The Psalms of David

Download 0.93 Mb.
Size0.93 Mb.
1   ...   25   26   27   28   29   30   31   32   33

 The Story of Psalm 68

The Philistines lived by the sea to the west of the Jews. David was the king of the Jews. The Philistines and the Jews were enemies. In one of their fights, the Philistines took away the Ark of God. The Ark was a special box made of wood. It was a metre long and half a metre high and half a metre wide. The Jews kept things in it that gave them help to remember their *Covenant with God. In the *Covenant they agreed to love, serve and obey God. He agreed to give them help at all times. People that kept the *Covenant had a special name for God. It was Yahweh, which we translate *LORD. (There is another word *Lord that means master. It is Adonai in Hebrew, not Yahweh. Both names are in this psalm.)

Bad things happened to the Philistines when they took the Ark. So they sent it back to the Jews. For a long time, it was on a farm between Gath and Jerusalem. Gath was a Philistine city. Jerusalem did not belong to the Jews at this time, but David fought against it and won. He made it his capital city. Then he decided to take the Ark from where it was into Jerusalem. There was no *temple in Jerusalem at that time, only a *tent where people met God. A *tent is a building made of animal skins and other materials, but not stones.

So somebody wrote Psalm 68. It may have been David, or someone else wrote it for David. Everybody sang it while the Ark came into Jerusalem. They also sang other psalms, *like Psalm 24. The people all walked together in a *procession. A *procession is a number of people walking or marching together. They started where the Ark was, and took it to its new home in the *tent in Jerusalem.

But Psalm 68 starts long before that. It starts in Egypt, and describes the Jews coming to their new land. Because God had promised it to them, we often call it the Promised Land. They went through Sinai, where they built the Ark. They fought against the people that lived in their new land. In the end they lived at *peace, and brought the Ark into Jerusalem.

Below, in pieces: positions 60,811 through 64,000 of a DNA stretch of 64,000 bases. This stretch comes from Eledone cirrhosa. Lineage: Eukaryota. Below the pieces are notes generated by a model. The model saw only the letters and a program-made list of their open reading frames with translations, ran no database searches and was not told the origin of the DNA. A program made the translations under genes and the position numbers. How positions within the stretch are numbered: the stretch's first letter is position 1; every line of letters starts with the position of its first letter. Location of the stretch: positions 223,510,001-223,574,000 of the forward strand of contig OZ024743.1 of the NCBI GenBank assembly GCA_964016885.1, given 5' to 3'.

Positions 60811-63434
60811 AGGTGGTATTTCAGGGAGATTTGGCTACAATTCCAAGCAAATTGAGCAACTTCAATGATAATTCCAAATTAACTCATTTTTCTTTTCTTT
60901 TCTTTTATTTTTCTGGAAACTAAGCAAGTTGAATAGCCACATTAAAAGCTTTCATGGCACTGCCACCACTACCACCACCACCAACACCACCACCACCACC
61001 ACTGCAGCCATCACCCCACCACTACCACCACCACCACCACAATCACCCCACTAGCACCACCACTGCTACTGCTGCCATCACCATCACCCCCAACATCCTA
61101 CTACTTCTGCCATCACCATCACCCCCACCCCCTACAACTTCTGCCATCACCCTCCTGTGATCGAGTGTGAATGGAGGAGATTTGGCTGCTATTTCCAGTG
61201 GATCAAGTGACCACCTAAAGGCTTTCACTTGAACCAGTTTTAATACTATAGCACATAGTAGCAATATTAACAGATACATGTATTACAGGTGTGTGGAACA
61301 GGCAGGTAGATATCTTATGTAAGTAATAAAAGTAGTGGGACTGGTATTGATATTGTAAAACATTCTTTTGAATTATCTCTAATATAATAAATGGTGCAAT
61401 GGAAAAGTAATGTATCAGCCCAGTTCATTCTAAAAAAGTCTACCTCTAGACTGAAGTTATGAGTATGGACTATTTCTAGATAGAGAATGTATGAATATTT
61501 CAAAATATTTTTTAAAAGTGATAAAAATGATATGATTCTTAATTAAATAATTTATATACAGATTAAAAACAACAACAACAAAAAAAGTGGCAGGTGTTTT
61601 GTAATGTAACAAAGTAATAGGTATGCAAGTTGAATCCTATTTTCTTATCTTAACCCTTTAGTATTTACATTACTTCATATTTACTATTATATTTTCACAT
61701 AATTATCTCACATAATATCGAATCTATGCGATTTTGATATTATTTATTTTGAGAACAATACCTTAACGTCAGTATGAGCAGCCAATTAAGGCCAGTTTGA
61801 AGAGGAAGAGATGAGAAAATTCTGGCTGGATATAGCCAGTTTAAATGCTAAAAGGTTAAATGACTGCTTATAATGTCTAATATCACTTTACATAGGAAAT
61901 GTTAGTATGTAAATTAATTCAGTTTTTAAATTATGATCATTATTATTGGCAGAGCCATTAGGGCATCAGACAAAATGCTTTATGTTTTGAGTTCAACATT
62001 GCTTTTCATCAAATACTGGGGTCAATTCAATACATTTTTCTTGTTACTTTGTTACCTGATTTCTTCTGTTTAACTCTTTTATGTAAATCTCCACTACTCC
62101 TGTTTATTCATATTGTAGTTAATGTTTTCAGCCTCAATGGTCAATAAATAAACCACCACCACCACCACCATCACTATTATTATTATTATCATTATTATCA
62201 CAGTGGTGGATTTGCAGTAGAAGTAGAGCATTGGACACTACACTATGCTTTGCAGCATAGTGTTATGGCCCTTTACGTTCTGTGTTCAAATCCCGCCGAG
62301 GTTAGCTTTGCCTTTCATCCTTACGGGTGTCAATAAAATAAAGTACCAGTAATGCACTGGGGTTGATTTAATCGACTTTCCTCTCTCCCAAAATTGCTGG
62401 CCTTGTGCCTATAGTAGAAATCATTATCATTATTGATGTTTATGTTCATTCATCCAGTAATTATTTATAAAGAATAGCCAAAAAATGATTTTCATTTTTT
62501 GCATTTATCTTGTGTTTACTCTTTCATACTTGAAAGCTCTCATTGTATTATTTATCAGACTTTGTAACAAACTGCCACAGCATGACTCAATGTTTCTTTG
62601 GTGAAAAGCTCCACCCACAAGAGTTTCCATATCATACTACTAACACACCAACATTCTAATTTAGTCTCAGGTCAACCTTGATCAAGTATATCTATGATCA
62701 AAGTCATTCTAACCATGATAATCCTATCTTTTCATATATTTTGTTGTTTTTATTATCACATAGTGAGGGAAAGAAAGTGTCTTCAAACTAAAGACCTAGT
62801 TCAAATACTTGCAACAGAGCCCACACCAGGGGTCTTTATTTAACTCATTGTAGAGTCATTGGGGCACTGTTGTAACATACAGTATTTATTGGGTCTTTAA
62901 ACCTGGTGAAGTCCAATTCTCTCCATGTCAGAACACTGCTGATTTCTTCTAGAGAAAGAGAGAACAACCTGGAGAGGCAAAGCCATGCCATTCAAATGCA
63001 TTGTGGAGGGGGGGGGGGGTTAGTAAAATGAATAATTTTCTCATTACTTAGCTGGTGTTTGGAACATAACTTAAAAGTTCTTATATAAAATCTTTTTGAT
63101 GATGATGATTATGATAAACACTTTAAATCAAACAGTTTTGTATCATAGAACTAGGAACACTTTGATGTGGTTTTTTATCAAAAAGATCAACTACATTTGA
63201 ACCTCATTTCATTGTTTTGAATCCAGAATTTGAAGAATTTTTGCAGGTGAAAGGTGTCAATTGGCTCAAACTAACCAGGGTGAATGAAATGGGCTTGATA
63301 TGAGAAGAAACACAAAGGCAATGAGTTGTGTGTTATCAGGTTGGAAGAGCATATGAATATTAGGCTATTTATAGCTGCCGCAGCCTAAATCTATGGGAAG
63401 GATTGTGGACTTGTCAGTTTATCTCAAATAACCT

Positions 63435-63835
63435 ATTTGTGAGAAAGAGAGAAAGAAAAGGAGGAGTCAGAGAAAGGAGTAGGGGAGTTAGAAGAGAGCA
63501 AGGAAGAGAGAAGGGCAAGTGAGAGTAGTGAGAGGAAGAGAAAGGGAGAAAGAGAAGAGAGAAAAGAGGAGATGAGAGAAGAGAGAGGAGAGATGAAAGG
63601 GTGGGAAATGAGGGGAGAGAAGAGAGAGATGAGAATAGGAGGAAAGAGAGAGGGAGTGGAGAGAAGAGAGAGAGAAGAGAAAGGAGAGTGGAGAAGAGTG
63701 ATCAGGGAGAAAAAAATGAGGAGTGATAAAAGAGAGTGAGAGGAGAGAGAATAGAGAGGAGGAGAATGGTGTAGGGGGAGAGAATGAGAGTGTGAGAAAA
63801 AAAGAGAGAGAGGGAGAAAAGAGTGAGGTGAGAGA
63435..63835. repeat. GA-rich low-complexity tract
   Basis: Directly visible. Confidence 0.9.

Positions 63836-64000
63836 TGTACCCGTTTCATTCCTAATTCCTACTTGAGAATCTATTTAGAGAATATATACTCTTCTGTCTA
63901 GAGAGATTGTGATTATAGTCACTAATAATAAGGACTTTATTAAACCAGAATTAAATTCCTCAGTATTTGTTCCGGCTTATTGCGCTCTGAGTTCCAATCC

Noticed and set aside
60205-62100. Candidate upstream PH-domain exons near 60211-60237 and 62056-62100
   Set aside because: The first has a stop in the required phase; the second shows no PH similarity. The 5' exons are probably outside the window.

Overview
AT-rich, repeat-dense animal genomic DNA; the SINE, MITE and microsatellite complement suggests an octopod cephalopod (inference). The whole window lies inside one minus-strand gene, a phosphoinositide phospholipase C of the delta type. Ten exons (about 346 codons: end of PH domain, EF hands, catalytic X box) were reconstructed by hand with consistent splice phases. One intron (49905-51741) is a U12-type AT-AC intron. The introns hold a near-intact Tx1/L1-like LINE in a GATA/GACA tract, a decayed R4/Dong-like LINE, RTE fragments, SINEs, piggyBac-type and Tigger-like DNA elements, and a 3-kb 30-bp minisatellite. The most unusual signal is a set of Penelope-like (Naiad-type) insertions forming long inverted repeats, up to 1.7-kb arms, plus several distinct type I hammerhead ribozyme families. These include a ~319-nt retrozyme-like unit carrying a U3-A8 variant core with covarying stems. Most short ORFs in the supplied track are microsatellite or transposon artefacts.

What Psalm 68 means

This is a long psalm, so we can study it most easily in 4 parts:

   ·    verses 1 - 6 that tell us about God and what he does for people

   ·    verses 7 - 18 that tell us about God leading his people from Egypt to the Promised Land

   ·    verses 19 - 31 that tell us more about God and the *procession

   ·    verses 32 - 35 that tell us to *praise God for what he has done.

Verses 1 – 6: In verse 1, "God will rise up" means that he will start to do something for his people. This will make his enemies and their enemies run away before (in verse 2) he destroys them. Verse 1 is repeated from Numbers 10:35, which is about moving the Ark of God. In verse 3, "the *righteous" are God’s people. If you want to know more about the word "righteous" look after Psalm 5 (in Psalms 1-41). "See the face of God" means that they see that God is doing something. In verse 4 we have another name for God: the One that Rides on the Clouds, or Cloud Rider! This was the name of a false god in the land before the Jews came. The psalm says that God the *LORD is the real Cloud Rider, not the false god! In verses 5 and 6 we read about some of the good things that God does. These are really things that he has already done for the Jews! He has:

   ·    taken them out from prison in Egypt

   ·    heard their songs when they were free

   ·    given them help when they needed it

   ·    *punished their enemies.

But he will always do this for his people, any time, anywhere!